Q: A fundamental problem facing our society is that we seem to be economically structured in ways that virtually prevent caring in the workplace. When caring happens, it’s a heroic behavior, even though it contributes to the long-term interests of an organization. What’s really going to cause a change in this institutionalized behavior of not caring?
A: Jim Collins’s research in Good to Great makes it clear that caring pays off and should not be a function of economics. Unfortunately, caring does not pay off (except in people’s hearts) in the short term?the time frame defined by Wall Street’s attention span and the average executive tenure. Looking toward the horizon, however, I am optimistic because we are getting older demographically and, I hope, wiser.
Q: I am not familiar with 360-degree leadership assessment but would like to submit to one. We have no budget, however. Any self-help suggestions?
A: Just by your willingness to undergo self-assessment, I am sure that you are a better leader than you think. If you want to challenge yourself with a 360, here’s a low-cost alternative: Contact MJ Inter-national (www.corporatelibrary.org) and purchase its Leadership Practices Inventory materials. For less than $200, you will have all the materials (including tabulation software) to conduct a good, high-level leadership assessment. Good luck!
Q: What are your suggestions for dealing with a manager who exhibits many of these qualities?
A: First and foremost, forget about changing your boss; work on yourself. Figure out what you need that you aren’t getting from your manager and get it from somebody else (this can include yourself). For example, if your boss is a self-promoter and your team is not getting the recognition it deserves, enlist support from clients you serve. If you aren’t having productive career conversations with your boss, don’t wait for him to ask about your dreams; make sure he knows. If there is a poor performer in your group, don’t be a martyr and silently suffer. If your boss doesn’t have a strategy, offer to facilitate a strategy for the organization. If your tactics are being ignored, see if you can position yourself as the COO. If this all seems impossible, move on?and be very careful about selecting your next boss.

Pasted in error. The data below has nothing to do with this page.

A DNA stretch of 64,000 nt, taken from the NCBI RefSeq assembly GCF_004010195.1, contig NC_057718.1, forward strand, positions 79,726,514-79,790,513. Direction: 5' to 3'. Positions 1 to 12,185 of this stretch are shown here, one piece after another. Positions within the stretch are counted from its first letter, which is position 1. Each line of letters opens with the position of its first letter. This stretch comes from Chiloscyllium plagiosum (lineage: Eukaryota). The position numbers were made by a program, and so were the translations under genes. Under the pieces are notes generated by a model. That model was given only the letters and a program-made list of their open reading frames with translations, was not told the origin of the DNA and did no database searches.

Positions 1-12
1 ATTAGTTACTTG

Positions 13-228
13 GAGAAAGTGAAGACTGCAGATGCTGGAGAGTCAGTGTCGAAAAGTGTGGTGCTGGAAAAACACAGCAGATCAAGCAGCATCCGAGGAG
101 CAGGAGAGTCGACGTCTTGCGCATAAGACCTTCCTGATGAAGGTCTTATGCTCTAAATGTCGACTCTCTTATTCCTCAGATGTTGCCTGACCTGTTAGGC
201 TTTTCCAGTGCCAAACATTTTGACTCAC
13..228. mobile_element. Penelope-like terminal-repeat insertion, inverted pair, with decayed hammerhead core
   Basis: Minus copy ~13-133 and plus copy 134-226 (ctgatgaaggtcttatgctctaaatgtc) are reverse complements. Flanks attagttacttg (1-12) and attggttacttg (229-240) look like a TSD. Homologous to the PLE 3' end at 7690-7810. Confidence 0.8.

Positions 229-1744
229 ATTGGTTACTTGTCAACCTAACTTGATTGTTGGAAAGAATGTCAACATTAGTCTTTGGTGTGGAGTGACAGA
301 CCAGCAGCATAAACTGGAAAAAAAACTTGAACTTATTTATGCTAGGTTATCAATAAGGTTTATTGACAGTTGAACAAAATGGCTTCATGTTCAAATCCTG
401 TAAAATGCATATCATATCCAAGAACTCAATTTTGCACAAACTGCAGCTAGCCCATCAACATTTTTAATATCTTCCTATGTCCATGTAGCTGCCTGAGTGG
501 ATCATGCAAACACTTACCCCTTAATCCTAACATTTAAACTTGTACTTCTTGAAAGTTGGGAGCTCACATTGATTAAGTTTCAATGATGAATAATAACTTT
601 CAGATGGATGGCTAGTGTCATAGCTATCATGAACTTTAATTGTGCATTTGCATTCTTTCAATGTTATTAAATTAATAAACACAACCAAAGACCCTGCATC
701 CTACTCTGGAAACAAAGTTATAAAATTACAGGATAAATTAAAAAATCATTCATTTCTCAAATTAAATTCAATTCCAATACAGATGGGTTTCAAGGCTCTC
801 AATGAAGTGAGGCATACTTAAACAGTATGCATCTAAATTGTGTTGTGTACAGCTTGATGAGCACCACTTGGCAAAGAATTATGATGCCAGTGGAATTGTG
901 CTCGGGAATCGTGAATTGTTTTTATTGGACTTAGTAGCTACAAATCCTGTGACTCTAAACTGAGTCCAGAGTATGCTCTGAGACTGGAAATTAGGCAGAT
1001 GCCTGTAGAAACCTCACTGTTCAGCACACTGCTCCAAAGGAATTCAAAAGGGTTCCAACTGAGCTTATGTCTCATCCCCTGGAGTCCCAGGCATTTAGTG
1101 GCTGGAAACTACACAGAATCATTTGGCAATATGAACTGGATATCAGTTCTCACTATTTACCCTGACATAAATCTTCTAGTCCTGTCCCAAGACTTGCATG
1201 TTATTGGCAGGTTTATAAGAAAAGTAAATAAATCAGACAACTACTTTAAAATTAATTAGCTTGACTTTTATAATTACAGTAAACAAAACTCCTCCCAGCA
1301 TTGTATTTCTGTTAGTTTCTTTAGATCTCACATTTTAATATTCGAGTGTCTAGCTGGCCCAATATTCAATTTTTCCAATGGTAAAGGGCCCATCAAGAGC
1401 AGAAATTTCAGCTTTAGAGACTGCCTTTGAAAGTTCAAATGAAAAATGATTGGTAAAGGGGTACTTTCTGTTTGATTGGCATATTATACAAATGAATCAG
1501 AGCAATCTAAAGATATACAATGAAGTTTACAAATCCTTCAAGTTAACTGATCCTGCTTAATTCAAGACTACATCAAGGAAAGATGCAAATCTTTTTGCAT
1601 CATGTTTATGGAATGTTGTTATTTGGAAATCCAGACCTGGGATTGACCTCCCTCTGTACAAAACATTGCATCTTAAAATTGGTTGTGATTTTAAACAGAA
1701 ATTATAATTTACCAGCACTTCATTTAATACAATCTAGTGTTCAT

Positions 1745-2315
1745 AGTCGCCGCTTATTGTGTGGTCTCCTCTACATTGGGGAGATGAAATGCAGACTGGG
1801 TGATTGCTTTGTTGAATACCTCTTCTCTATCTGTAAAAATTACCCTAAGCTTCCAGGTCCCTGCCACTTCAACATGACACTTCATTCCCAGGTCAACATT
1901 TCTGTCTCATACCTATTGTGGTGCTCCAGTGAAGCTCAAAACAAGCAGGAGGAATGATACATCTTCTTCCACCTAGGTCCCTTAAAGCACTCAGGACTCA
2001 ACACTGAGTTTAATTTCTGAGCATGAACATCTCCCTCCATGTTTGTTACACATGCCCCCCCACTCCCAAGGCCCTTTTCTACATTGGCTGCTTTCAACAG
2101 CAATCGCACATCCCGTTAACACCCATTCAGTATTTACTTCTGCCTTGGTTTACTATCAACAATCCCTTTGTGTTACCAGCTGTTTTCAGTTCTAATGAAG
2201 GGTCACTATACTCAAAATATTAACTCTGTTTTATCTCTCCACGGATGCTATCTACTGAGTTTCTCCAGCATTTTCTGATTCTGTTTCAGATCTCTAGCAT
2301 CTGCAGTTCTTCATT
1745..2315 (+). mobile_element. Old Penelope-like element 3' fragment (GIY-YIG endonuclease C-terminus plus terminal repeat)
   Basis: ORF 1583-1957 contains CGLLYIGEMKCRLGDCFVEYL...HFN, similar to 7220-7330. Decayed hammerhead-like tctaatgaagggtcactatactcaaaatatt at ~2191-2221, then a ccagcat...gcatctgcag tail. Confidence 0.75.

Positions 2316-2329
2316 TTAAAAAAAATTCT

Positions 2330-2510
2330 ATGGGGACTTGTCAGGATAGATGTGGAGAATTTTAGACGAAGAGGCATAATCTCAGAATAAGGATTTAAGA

Q: What’s the best way a company can evaluate how well it does in this area? An employee survey?
A: Start by ascertaining whether the senior leadership is truly interested in developing great leaders along the dimensions I’ve discussed. Conduct an employee survey only if leaders are truly interested in taking action over the long term. The survey will raise expectations, and a lack of follow-up would be a clear sign of “not caring.” If you proceed with an employee survey, then move on to 360-degree leadership assessments.